Many schools are on the “brink of financial collapse”, school leaders warned this week, as more evidence of the funding crisis gripping education emerged.
The results of a major survey of secondary headteachers in the East of England, seen by TES, reveals that two-thirds do not have sufficient funds to “deliver high-quality education” over the next year.
The research – which covers secondaries in Essex, Hertfordshire, Suffolk, Norfolk and Cambridgeshire – finds that 69 per cent of schools view their 2015-16 financial situation as “serious” or worse.
Ministers claim to have “protected” school budgets, but that is only in “cash” terms. Rising costs mean schools are being hit by real-terms cuts.
Richard Thomas, the executive director of secondary headteacher associations in Essex and Suffolk, who organised the surveys, said secondaries’ post-16 funding had been slashed by up to a fifth since 2010.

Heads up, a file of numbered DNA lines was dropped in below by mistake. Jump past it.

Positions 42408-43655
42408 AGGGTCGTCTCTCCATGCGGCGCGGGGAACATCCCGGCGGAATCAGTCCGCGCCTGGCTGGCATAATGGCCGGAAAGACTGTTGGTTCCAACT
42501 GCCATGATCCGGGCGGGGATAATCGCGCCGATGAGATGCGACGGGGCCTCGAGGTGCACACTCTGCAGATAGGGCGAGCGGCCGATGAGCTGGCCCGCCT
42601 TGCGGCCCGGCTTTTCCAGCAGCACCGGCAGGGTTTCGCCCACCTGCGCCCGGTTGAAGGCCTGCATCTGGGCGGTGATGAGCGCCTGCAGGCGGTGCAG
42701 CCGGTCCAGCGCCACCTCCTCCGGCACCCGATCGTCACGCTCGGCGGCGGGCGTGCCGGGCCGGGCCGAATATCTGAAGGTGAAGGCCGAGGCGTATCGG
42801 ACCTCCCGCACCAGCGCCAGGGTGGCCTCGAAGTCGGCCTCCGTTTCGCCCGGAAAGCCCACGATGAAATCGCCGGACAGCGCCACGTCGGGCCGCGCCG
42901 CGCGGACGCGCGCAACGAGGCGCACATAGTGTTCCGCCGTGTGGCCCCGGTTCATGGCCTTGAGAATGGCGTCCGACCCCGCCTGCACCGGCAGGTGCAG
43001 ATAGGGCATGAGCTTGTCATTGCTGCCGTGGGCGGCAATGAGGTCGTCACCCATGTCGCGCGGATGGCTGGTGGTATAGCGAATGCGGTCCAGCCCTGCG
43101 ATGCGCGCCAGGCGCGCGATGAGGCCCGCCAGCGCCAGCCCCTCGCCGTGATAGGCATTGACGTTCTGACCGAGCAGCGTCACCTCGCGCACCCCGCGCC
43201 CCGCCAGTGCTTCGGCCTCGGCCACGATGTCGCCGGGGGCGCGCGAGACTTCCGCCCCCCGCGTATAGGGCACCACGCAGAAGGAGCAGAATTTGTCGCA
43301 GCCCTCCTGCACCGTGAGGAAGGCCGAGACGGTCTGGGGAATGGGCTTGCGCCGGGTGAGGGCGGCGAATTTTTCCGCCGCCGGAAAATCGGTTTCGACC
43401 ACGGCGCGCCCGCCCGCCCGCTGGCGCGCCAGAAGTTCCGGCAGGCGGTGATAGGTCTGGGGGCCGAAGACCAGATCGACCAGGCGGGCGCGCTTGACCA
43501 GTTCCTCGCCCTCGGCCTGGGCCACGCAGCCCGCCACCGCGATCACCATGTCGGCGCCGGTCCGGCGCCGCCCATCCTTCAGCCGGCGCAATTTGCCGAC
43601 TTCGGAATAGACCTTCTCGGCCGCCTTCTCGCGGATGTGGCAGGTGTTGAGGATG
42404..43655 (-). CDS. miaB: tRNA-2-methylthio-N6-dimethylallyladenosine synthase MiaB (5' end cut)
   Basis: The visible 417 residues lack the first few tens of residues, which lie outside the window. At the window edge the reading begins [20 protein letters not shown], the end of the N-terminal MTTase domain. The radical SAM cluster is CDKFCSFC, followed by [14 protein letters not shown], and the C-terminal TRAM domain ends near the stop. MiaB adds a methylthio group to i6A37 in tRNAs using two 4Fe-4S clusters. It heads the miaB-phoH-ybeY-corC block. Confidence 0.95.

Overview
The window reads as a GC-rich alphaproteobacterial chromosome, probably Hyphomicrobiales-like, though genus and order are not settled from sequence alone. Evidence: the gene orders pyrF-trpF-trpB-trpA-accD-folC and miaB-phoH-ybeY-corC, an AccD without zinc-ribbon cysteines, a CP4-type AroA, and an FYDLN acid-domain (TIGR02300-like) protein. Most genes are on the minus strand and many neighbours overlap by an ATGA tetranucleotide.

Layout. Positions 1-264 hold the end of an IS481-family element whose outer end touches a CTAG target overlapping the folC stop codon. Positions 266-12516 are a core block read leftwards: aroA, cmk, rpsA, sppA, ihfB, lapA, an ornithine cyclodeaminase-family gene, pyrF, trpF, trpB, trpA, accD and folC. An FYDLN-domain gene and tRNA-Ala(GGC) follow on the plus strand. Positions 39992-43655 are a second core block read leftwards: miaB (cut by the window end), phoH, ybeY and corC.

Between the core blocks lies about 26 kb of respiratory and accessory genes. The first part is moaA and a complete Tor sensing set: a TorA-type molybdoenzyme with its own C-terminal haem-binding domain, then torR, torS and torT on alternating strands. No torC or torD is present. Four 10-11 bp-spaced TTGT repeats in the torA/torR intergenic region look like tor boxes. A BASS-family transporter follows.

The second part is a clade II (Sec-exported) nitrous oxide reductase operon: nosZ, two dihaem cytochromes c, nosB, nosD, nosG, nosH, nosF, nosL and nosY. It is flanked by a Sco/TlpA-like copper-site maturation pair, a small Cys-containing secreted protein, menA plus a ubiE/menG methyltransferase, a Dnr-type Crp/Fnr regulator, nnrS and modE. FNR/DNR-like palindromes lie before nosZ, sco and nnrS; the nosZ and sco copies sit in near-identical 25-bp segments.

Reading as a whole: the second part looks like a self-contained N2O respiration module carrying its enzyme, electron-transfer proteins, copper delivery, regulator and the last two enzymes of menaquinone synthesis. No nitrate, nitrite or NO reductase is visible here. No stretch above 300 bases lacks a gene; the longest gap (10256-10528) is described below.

In addition, increases in teacher pay, national insurance and pension contributions meant that, from September, schools would experience the equivalent of a 4.5 per cent drop in funding. “It will drive many secondary schools to the brink of financial collapse,” he said.
Classroom unions now fear the shortfall is so severe that school governors will be forced to use their new freedoms over pay awards to deny teachers the increases approved by the government. The unions are threatening school-by-school industrial action if teachers don't receive the minimum pay rise.
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